The eight schools leaving the Western Athletic Conference have given the remaining schools formal notice of their secession.
The new league is scrambling to find a name in time for televised football games in the coming weeks, an Air Force Academy official said Friday.
Letters of withdrawal signed by the presidents of the departing schools were sent to the other institutions Thursday with a copy to WAC commissioner Karl Benson, said Col. Hans Mueh, who represents Air Force on a transition team the eight schools set up to handle the split.
Under WAC bylaws, the schools had to send the letters by Sept. 1 in order to leave the conference after the upcoming academic year. June 30, 1999, will be their final day as WAC members, said Mueh, the NCAA Faculty Athletic Representative at Air Force.
Air Force, Brigham Young, Colorado State, New Mexico, San Diego State, Nevada-Las Vegas, Utah and Wyoming announced in May that they planned to leave the 16-team conference. They cited the loss of traditional rivalries, rising travel costs and insufficient revenue growth.
The departing schools have hired a Las Vegas advertising firm to help name the new league and design a logo. Mueh said the frm was planning to announce the name on Oct. 1, but many school officials want to have it in time for televised games as early as next weekend.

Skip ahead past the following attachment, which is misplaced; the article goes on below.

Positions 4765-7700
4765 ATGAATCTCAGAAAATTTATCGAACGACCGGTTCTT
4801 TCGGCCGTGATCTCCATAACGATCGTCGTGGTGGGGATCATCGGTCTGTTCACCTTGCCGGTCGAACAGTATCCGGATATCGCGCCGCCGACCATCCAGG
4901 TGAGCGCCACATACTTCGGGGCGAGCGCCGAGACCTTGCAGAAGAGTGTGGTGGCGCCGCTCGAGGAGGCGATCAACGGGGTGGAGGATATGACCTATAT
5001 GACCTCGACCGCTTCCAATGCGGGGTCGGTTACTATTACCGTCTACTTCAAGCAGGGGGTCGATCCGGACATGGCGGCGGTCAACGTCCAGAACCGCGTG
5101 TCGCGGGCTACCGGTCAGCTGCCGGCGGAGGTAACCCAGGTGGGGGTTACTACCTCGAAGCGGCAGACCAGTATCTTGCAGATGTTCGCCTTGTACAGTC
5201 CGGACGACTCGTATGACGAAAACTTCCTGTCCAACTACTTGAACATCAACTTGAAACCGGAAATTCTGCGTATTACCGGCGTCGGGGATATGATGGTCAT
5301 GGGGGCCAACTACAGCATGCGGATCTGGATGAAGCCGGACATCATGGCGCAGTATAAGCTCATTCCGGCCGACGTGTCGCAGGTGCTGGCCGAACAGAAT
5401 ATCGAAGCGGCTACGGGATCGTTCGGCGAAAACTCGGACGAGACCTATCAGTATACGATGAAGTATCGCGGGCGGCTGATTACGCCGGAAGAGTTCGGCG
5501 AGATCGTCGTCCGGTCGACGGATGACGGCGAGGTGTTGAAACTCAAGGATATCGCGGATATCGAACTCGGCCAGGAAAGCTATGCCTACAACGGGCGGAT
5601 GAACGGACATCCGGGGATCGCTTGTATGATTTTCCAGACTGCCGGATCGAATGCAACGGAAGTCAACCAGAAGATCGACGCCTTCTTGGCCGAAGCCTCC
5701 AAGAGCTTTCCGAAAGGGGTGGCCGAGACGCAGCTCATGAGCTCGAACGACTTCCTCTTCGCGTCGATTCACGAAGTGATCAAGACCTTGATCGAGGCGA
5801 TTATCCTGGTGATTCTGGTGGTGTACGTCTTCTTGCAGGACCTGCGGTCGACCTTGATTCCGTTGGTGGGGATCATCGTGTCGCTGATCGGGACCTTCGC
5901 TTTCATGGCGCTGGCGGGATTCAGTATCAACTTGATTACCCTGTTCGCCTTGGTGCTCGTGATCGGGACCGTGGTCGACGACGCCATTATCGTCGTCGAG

"I think we need to get the name out there," Mueh said. "It would be nice if we could get some of the color commentators to call the conference by what the name is going to be."
The schools have asked for proposals from cities that want to play host to the new league's headquarters. The deadline for responses is Sept. 15, but Mueh said there is serious interest from Salt Lake City, San Diego, Phoenix, Albuquerque, Denver, Colorado Springs and Las Vegas.
The letters of withdrawal went out a week after the schools that will remain in the WAC rejected a proposed separation agreement. They were unhappy because the departing schools declined to give up $2.6 million in NCAA men's basketball tournament revenue.
The departing schools say their basketball teams earned 28 of 33 revenue units, or shares, due to the WAC from last season's play, each worth about $80,000. NCAA finalist Utah and the other seven schools don't want to give up that cash, but Mueh said they may end up ceding it.
"I think the sense is that we're going to leave the shares behind. I think a lot of us feel the need to move forward and get on with this," he said, adding that the presidents of the 16 WAC schools will likely discuss the basketball revenue in further talks Wednesday on a separation deal.
The schools staying in the WAC are Southern Methodist, San Jose State, Fresno State, Hawaii, Rice, Texas Christian, Texas-El Paso and Tulsa.
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